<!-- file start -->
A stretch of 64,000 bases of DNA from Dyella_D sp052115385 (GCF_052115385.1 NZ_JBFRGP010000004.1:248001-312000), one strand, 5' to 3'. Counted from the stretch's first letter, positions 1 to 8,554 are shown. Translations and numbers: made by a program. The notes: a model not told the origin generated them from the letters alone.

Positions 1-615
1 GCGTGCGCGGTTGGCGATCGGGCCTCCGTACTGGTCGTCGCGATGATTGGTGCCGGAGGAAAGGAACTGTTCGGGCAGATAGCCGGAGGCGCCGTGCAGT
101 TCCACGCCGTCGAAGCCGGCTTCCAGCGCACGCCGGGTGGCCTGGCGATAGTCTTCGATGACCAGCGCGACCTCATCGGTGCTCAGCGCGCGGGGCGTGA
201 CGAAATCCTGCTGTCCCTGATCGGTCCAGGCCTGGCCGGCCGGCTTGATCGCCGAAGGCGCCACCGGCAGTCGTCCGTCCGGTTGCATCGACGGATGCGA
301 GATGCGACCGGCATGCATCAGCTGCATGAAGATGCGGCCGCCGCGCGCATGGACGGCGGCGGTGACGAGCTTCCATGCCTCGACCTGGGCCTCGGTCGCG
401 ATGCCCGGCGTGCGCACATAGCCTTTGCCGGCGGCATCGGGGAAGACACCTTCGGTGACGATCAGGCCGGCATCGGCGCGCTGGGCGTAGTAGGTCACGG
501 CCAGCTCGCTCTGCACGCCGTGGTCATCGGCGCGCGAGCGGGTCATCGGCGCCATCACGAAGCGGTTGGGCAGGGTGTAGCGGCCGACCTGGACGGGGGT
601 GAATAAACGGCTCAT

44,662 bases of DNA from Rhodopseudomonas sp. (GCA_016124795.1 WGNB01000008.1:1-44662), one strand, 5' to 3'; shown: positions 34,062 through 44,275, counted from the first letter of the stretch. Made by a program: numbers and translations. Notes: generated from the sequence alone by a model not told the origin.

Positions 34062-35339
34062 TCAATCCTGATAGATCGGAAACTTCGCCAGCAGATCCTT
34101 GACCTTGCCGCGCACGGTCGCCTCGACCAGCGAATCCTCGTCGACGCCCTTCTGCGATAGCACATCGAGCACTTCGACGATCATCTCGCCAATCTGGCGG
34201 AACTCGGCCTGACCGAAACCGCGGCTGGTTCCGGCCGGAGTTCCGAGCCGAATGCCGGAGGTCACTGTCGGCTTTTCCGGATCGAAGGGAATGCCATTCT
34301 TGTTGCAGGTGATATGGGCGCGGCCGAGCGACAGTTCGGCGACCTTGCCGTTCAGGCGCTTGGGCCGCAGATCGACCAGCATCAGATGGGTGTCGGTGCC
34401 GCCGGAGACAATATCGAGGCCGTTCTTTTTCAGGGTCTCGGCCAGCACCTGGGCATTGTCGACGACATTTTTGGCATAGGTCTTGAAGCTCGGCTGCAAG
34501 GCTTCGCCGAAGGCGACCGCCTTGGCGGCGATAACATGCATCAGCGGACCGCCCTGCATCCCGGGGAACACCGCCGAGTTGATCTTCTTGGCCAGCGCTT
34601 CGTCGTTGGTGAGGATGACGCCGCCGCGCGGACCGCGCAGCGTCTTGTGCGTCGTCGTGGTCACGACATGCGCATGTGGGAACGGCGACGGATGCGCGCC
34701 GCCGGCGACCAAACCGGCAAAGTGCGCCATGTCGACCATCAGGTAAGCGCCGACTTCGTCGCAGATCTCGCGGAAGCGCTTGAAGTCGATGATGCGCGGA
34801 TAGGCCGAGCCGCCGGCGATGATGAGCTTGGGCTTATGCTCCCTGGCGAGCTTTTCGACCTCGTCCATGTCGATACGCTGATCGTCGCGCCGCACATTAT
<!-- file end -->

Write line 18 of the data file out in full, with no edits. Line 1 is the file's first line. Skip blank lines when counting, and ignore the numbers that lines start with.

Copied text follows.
34601 CGTCGTTGGTGAGGATGACGCCGCCGCGCGGACCGCGCAGCGTCTTGTGCGTCGTCGTGGTCACGACATGCGCATGTGGGAACGGCGACGGATGCGCGCC